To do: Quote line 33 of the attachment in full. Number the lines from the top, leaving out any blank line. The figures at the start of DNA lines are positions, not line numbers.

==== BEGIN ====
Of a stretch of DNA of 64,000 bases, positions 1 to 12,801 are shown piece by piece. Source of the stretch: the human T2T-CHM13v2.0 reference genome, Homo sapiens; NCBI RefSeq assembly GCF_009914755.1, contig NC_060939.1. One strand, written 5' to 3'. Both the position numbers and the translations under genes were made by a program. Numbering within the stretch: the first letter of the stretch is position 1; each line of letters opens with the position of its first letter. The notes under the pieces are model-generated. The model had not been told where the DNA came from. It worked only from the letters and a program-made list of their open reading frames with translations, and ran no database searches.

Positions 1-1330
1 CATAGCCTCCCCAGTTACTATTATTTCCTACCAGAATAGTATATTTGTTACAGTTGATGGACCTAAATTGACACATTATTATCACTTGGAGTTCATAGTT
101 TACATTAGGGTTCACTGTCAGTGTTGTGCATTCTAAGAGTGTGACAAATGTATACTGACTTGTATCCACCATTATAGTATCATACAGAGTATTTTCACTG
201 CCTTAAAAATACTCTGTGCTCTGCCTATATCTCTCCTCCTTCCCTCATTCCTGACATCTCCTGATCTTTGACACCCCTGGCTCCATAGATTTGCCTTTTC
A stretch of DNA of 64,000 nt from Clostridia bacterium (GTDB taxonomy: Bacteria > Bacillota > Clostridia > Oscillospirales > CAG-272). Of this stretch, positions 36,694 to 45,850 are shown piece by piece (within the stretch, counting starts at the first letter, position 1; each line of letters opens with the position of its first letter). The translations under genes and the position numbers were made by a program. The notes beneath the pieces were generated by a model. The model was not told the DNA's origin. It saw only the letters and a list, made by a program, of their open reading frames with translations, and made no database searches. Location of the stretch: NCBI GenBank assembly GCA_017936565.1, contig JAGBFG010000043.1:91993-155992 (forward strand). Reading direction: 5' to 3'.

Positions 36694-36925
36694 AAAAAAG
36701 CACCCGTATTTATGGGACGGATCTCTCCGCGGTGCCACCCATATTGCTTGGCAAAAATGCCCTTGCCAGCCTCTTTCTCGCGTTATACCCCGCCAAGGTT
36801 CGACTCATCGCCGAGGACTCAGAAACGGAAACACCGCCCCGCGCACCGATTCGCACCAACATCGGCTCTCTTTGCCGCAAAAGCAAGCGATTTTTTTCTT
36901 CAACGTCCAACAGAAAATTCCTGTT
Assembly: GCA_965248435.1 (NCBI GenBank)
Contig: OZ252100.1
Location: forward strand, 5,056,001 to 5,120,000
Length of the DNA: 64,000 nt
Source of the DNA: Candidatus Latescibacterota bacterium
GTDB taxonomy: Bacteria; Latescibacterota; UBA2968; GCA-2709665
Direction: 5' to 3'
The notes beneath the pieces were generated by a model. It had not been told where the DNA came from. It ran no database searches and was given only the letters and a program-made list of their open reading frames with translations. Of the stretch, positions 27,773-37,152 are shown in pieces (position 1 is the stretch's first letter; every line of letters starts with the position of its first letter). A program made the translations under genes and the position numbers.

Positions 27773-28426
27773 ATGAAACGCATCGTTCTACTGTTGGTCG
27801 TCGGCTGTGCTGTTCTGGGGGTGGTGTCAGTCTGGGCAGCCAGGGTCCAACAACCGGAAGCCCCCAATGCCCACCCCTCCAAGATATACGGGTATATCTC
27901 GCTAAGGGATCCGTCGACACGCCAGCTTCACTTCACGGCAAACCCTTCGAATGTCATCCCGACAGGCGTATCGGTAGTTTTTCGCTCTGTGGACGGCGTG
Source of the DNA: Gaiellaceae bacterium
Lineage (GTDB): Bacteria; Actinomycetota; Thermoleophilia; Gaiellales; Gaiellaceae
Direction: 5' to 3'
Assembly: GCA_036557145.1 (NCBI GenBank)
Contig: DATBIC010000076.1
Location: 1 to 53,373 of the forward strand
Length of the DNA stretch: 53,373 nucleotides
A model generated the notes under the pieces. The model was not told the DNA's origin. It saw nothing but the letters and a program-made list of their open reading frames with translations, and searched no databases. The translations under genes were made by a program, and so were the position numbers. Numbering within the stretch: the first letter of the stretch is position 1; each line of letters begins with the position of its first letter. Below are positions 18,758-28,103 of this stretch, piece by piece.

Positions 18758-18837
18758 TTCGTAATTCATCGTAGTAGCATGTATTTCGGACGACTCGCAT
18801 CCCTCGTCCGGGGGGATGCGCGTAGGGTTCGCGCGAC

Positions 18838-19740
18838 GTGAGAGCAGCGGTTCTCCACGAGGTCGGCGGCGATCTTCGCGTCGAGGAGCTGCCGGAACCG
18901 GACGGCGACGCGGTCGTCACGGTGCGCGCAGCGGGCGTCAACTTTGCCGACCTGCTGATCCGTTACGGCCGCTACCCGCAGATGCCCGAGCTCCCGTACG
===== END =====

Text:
18758 TTCGTAATTCATCGTAGTAGCATGTATTTCGGACGACTCGCAT